Corporate profits

An Excessive Profits Tax Would Reduce Obscene Corporate Profits and Make Life Easier for the Rest of Us

As workers around the world grapple with the cost of living and the fallout from rising post-Covid interest rates, corporations and the super-rich are skimming it.

ANZ Bank is the latest to report eye-watering earnings – more than 2 billion dollars for the past year – as it raises interest rates to force mortgagers to pay more to banks and therefore reduce demand for goods and services, thus reducing inflation.

These new levels of corporate obscenity are an affront to humanity in times of financial crisis.

Finance Minister Grant Robertson offers no defense to the greed of ANZ and other big business. Fortunately, workers are paying the cost of the economic recession; he has no intention of ruling over the corporate vultures.

However, instead of crashing the economy and crushing the rest of us to get inflation under control, we need to get the corporations and the super-rich under control – a excess profit tax would be part of the solution.

US lawmakers like Senator Ed Markey of Massachusetts have introduced legislation calling for an excess profits tax “to protect consumers from profiteering and combat economic inequality.” The Ending Corporate Greed Act that Markey is co-sponsoring with Sen. Bernie Sanders and New York Rep. Jamal Bowman would subject companies with more than $500 million in annual revenue to a 95% tax on profits above their levels earnings from 2015-2019, adjusted for inflation.

This proposed excess profits tax would remain in effect until 2024. The tax would apply to profits, not revenues, and companies that raised prices because they face increased expenses would pay no tax under this legislation. Companies subject to the new excess profits tax, the bill’s sponsors point out, would only be those that raise prices “to further enrich their CEOs and wealthy shareholders.”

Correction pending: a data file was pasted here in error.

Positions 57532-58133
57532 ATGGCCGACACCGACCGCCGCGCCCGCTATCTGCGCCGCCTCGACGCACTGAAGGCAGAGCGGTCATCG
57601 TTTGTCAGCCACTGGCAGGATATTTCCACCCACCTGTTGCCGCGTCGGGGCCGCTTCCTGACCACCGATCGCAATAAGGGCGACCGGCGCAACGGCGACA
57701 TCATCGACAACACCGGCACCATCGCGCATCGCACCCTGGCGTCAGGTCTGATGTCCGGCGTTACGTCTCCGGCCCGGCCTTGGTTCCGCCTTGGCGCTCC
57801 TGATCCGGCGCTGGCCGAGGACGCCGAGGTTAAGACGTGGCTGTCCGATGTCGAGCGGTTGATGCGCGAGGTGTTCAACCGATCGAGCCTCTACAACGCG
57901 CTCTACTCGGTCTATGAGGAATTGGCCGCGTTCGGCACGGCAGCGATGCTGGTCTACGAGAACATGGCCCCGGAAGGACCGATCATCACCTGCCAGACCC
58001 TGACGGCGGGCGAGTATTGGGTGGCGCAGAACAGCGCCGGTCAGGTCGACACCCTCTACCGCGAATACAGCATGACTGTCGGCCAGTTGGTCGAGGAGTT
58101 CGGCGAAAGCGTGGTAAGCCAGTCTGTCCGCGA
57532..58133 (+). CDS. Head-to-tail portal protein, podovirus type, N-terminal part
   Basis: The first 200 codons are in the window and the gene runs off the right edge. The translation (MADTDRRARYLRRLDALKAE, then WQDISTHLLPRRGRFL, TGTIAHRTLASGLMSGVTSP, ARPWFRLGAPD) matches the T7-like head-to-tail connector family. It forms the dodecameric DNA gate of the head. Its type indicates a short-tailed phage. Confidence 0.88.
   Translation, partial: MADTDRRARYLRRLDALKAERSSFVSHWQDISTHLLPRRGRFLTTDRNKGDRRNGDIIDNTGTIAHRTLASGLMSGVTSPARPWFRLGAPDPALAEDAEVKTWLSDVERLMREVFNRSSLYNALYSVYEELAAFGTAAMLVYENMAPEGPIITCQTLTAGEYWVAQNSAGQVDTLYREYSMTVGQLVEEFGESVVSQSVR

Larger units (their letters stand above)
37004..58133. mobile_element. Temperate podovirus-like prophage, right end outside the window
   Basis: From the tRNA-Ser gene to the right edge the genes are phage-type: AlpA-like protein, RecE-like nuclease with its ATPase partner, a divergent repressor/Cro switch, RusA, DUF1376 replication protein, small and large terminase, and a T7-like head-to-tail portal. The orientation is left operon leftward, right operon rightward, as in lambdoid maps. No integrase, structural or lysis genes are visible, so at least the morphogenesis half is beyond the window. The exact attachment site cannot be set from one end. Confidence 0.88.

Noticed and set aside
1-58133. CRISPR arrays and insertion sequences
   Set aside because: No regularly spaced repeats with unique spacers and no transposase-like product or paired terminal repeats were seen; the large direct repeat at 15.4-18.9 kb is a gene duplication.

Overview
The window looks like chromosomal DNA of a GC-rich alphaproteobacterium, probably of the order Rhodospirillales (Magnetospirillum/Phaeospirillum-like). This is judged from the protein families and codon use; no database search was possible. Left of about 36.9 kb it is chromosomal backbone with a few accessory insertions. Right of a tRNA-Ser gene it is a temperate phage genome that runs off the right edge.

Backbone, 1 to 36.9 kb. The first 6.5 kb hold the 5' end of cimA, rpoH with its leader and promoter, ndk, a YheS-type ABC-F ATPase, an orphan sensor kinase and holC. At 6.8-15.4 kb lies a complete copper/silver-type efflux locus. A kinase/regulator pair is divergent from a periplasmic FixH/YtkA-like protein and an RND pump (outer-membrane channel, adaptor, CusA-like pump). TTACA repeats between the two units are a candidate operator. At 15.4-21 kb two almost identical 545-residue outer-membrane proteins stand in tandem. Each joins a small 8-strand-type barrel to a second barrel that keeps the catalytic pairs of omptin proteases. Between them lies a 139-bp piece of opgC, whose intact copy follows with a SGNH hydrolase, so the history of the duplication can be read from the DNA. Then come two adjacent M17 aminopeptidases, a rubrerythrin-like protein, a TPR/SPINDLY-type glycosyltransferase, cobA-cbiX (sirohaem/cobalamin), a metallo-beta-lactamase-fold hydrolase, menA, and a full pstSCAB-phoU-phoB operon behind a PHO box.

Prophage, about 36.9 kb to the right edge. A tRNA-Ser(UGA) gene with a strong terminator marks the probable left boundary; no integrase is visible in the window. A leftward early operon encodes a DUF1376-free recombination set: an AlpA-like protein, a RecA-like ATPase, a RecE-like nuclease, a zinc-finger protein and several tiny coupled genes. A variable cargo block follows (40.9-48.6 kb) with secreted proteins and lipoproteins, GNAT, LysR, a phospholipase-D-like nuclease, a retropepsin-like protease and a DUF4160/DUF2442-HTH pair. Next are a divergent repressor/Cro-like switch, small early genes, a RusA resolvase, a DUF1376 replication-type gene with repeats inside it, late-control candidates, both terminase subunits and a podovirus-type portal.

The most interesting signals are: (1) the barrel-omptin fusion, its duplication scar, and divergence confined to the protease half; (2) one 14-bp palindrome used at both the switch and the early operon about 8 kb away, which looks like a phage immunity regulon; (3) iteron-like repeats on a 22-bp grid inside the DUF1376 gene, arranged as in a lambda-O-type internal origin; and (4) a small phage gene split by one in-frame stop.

European progressives are also pushing for excess profit taxes. The higher prices charged by the corporate giants, they Explain, reflect their “monopoly or oligopolistic power to set market conditions”. Norway, a European country with an excess profits tax already in place, expects the levy to boost tax revenue by up to 50% in 2022.

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Why are the big Australian banks the “sacred cows” of our economy?

Why do we just accept public relations from banks when we know that their CEOs’ salaries and bonuses are tied to increasing profits at the expense of their customers?

If Norway can do it and American and European politicians can answer the call, why isn’t anyone here talking about it?

It would be a victory, a victory for the people who struggle the most. More government revenue to spend on struggling social services like health and easing the strain on families in general.

Another idea we should consider is a single wealth tax:

Other progressives on the global fiscal scene have a different but related inflation solution to offer: a “single wealth tax”. These taxes have a long history and, in the years following World War II, led to real tax successes.

During these years, eight different European nations collected time-limited wealth taxes. These levies generally gave the wealthiest in each nation a fixed number of years to pay a one-time tax on their personal wealth. Finland, for example, gave its wealthiest five years to pay a 21% tax on their wealth from 1945. Italy’s wealthiest had seven years to pay a 60% tax on their 1947 wealth .

What’s that moan I hear? Is Grant Robertson hiding in a closet to avoid having to hold the rich and super-rich to account?